Protecting the Vote
Dan Hubig © 2000
"Allegations of election-related fraud make for enticing press. Many Americans remember vivid stories of voting improprieties in Chicagoland, or the suspiciously sudden appearance of LBJ's alphabetized ballot box in Texas, or Governor Earl Long's quip: "When I die, I want to be buried in Louisiana, so I can stay active in politics." Voter fraud, in particular, has the feel of a bank heist caper: roundly condemned but technically fascinating, and sufficiently lurid to grab and hold headlines. Perhaps because these stories are dramatic, voter fraud makes a popular scapegoat. In the aftermath of a close election, losing candidates are often quick to blame voter fraud for the results. Legislators cite voter fraud as justification for various new restrictions on the exercise of the franchise. And pundits trot out the same few anecdotes time and again as proof that a wave of fraud is imminent.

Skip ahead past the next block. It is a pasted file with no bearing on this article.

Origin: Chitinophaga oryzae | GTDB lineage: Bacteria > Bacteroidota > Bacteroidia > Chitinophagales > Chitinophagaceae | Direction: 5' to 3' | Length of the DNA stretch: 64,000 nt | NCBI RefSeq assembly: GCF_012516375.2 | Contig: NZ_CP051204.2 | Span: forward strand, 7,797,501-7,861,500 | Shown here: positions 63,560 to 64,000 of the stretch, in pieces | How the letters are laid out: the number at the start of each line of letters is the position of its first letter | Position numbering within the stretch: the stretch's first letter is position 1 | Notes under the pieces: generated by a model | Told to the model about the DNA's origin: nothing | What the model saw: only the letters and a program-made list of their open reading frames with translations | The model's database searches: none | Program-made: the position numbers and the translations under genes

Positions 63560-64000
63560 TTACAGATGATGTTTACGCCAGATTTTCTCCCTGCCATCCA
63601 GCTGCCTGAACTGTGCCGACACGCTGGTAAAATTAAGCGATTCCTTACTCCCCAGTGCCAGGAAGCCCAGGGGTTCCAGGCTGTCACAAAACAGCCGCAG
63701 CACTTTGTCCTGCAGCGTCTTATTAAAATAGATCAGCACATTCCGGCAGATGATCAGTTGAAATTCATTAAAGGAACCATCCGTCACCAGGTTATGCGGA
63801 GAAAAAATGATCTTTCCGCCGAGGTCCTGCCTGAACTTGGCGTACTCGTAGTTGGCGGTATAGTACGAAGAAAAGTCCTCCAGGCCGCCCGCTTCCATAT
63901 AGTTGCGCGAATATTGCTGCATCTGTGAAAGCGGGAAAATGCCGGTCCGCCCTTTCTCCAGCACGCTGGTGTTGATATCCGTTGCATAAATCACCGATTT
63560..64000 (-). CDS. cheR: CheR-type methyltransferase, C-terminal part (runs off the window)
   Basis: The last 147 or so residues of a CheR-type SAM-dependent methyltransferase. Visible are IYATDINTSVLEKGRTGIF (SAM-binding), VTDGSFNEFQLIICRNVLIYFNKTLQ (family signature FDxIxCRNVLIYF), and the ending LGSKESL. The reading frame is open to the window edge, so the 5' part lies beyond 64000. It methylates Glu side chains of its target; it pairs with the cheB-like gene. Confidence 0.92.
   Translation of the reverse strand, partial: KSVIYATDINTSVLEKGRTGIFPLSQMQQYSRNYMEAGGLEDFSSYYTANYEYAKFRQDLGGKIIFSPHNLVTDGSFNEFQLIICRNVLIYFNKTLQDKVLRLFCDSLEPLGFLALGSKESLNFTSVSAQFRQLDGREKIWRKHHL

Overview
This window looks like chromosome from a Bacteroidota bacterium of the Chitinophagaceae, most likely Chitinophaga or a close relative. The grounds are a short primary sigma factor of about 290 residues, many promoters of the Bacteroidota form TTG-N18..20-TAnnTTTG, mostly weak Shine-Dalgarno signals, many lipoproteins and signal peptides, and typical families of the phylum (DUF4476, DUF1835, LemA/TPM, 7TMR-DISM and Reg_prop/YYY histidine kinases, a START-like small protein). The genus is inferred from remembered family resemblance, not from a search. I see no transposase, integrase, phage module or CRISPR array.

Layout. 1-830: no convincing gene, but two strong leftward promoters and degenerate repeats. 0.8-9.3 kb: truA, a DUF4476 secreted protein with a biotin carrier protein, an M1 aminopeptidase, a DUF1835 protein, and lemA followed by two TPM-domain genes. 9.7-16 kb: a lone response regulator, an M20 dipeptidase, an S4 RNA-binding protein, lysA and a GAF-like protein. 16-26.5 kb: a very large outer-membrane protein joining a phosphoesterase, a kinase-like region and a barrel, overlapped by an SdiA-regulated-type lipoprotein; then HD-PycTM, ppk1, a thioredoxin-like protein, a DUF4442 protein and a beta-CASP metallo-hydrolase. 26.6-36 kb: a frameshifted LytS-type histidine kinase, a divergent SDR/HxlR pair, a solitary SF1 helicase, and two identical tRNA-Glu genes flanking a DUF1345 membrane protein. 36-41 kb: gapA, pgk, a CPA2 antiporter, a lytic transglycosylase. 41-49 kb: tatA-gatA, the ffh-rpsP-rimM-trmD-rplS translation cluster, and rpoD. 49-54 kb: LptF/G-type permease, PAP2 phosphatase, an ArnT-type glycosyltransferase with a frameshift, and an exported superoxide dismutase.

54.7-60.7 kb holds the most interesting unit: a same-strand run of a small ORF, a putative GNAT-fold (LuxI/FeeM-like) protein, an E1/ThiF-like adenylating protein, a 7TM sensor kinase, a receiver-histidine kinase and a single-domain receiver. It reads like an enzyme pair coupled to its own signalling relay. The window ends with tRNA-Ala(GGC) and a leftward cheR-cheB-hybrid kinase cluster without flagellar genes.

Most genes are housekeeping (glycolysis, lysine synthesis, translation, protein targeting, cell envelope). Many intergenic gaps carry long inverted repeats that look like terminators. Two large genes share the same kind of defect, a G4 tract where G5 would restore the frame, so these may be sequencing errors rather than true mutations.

Allegations of widespread voter fraud, however, often prove greatly exaggerated. It is easy to grab headlines with a lurid claim ("Tens of thousands may be voting illegally!"); the follow-up - when any exists - is not usually deemed newsworthy. Yet on closer examination, many of the claims of voter fraud amount to a great deal of smoke without much fire. The allegations simply do not pan out."
- Justin Levitt, Brennan Center for Justice, for the full report to read or download, click here.
However, there are other points of view. Here's Dana Milbank from the Washington Post ... "The recounts won’t change the election’s outcome. Neither am I talking about Trump’s outlandish and baseless claim that millions of non-citizens and dead people voted illegally. That’s as absurd as his preelection claims that the voting system was “rigged.”Both distract from the real scandal, which is happening in plain sight. Millions of would-be voters didn’t participate because of obstacles designed to discourage them. The hurdles were, thanks to a 2013 Supreme Court ruling invalidating key parts of the Voting Rights Act, largely legal. And they arguably suppressed enough minority voters to cost Clinton the election."
- full article: click here
I discontinued the syndication of my political drawings some 30 years ago .... however, it's surprising (and depressing) to me to see how many of those images remain relevant. So, as a signpost to the future, this was a bit of the past.
© Dan Hubig, 2016
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Dan Hubig is an illustrator and street photographer who lives in San Francisco, California.